There has been a rise in random violence not only in public places such as public schools and government agencies, but “softer” targets such as sporting or entertainment events, private schools, churches etc. According to Mass Shooting Tracker, there were 372 mass shootings in the U.S. in 2015, killing 475 people and wounding 1,870. In 2016 the number was up to 382 mass shootings.

In 2017, we were all shaken by the mass shooting on October 1, 2017 in Las Vegas where Stephen Paddock killed 59 people and injured another 546 persons attending an outdoor concert from his perch high up in an overlooking hotel. Paddock had scoped out Millennial Park in Chicago earlier, considering the site for his killing spree. We cannot forget the gunman who stormed a small Baptist church on November 5, 2017 in Sutherland Springs, Texas killing 26 people before a neighbor engaged the killer with gunfire and brought the situation under control.

In response to these threats of random violence, some churches have begun to arm themselves, like the River Church in Tampa, Florida. A sign on every door reads:

Please know this is not a gun free zone—we are heavily armed—any attempt will be dealt with deadly force—yes we are a church and we will protect our people. –The Pastors.

In 2013, Illinois went from a complete ban on public carrying of firearms to a broad concealed carry law. But conceal and carry raises other problems for churches. Recently, in one church, during a church discussion, a husband accidentally shot himself in the hand and his wife in her side.

While many churches will not choose to begin packing heat like the one in Tampa, every church must begin to address the complex legal and theological issues of providing security for their church’s staff, members and guests while remaining an inviting and welcoming house of worship. To that end, just as every church should have a child safety policy, so too, they should have a written security policy dealing not only with the possibility of random violence, but medical issues and “acts of God” such as fire, tornadoes, etc.

Perhaps the best place to begin is to form a security team to study, recommend, and implement a security policy and procedures for the church. In forming the team, an inventory should be taken of those in the church with experience or expertise in the security field. Are there any policemen, firefighters, military personal, or others involved with civil defense within the congregation? Additionally, the local police should be consulted. Most police departments have been trained and are developing safety plans, emergency policies and protocol and they will form a vital link in the church’s security plan which should be designed in coordination with the police.

Also, a member of the church familiar with insurance is a vital addition to the team. From a liability standpoint, should an incident occur, the issue in the resulting investigation or lawsuit will be ones of negligence or gross negligence and the question of liability will be focused on the precautions, training and actions of personnel at the time of the incident. Thus, the person familiar with insurance is needed to review the church’s insurance coverage and to interact with the insurance provider to get the needed coverage and to be sure whatever security policy is implemented is within the parameters covered by insurance.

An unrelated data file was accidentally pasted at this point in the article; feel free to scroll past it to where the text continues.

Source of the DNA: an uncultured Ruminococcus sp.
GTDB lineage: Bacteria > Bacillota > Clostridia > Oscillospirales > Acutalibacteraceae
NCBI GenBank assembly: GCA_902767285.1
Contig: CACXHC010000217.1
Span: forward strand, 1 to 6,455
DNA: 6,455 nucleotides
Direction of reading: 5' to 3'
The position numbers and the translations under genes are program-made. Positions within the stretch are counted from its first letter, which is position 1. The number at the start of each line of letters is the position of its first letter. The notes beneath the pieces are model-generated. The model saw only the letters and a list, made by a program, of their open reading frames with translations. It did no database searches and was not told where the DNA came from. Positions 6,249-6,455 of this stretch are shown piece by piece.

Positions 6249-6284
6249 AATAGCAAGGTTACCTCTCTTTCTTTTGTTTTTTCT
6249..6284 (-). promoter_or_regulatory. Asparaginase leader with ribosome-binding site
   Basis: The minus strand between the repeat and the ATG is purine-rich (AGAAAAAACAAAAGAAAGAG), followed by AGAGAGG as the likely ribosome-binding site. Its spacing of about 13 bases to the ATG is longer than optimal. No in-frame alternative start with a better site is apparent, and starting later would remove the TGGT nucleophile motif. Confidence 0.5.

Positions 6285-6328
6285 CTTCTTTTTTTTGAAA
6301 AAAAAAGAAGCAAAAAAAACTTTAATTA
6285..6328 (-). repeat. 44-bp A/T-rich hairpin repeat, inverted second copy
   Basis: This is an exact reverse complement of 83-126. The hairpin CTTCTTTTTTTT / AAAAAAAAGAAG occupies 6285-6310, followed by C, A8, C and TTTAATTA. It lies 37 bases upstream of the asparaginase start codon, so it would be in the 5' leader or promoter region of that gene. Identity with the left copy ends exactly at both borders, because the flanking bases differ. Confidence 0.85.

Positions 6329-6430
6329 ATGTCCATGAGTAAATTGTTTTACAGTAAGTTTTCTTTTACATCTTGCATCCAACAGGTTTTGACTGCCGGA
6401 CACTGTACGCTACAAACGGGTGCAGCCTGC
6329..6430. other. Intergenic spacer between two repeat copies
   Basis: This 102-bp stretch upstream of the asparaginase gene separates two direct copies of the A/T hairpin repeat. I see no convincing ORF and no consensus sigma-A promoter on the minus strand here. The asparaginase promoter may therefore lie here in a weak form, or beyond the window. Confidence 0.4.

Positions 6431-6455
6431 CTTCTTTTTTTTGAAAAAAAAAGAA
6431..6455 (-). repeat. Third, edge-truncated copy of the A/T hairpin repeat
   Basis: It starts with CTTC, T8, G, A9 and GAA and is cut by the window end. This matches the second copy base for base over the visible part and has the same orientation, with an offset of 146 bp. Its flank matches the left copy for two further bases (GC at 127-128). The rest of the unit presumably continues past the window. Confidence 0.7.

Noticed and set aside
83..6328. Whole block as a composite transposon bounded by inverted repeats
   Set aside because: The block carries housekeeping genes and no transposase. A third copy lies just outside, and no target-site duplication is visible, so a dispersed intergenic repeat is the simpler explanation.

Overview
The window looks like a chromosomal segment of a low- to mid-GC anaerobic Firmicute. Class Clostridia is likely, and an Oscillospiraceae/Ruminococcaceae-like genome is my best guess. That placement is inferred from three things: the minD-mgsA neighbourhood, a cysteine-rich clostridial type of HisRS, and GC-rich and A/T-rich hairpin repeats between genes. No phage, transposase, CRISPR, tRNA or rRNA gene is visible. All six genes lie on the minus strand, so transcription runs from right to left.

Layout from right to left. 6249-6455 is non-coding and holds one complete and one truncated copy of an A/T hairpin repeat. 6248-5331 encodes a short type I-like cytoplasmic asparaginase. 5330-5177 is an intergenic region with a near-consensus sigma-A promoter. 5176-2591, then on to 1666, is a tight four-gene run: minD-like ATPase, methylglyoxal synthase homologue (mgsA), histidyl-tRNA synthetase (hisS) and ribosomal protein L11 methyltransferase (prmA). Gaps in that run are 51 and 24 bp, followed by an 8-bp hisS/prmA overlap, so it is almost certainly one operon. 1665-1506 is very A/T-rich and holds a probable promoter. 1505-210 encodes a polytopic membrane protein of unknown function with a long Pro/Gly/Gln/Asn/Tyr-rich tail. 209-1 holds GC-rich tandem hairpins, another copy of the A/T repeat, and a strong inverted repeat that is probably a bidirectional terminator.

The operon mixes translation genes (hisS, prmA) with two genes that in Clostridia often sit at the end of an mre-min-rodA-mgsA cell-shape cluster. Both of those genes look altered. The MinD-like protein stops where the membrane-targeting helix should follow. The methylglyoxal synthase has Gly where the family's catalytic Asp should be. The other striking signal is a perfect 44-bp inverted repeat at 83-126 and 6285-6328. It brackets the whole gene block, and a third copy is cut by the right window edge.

Depending on the circumstances and the determination of the church leadership, the team may decide to hire security personnel or to recruit volunteers from within its own ranks to provide security. The use of off-duty police is often the most prudent course since they are trained and have the requisite experience, licensing and are generally acting as police officers, not church employees, if an incident should occur.

If the church, under the Illinois concealed-carry laws, does look to its own members, crucial questions for the security team and leadership to answer will include;

1) If the church has liability insurance, does it cover the policy to allow armed members?

2) When a security officer, congregant, member or active bystander uses some means of force to handle a situation and causes innocent bystander injury or death, what is the liability of the church?

3) Are board members personally covered by the church’s insurance?

4 ) What are policy requirements for weapons training and if authorized, how frequent do they occur, and whose approval is needed?

If the church decides to implement safety precautions that include allowing certain individuals to carry firearms on church property, then it must carefully set out the guidelines for that security. The security policy must clearly define when the weapon is being carried, with the possible use of deadly force, and who is authorized for the security of the church. Needless to say, training should be a part of the policy since the more training those who are carrying guns have had with regard to the use of the firearms, the more the church can say it was acting reasonably.

With regard to insurance coverage, volunteers on the security team may not be covered under the church’s insurance policy. In that event, volunteers can often obtain additional conceal and carry coverage which includes legal defense. It is prudent to require additional coverage for each volunteer that will carry a weapon on the security team. The church should set the standard and make sure that the insurance is in place and renewed.

The policy and training should also demand careful documentation of everything the church is doing by way of training, licensing, background checks, updates, etc. The process should be updated on a regular basis. If there is an incident, these will be crucial to show that you were not negligent. Attorneys at Mauck & Baker are available to help your church implement the policy that God wants for it.

Posted on Fri, December 8, 2017 by Stephanie Grossoehme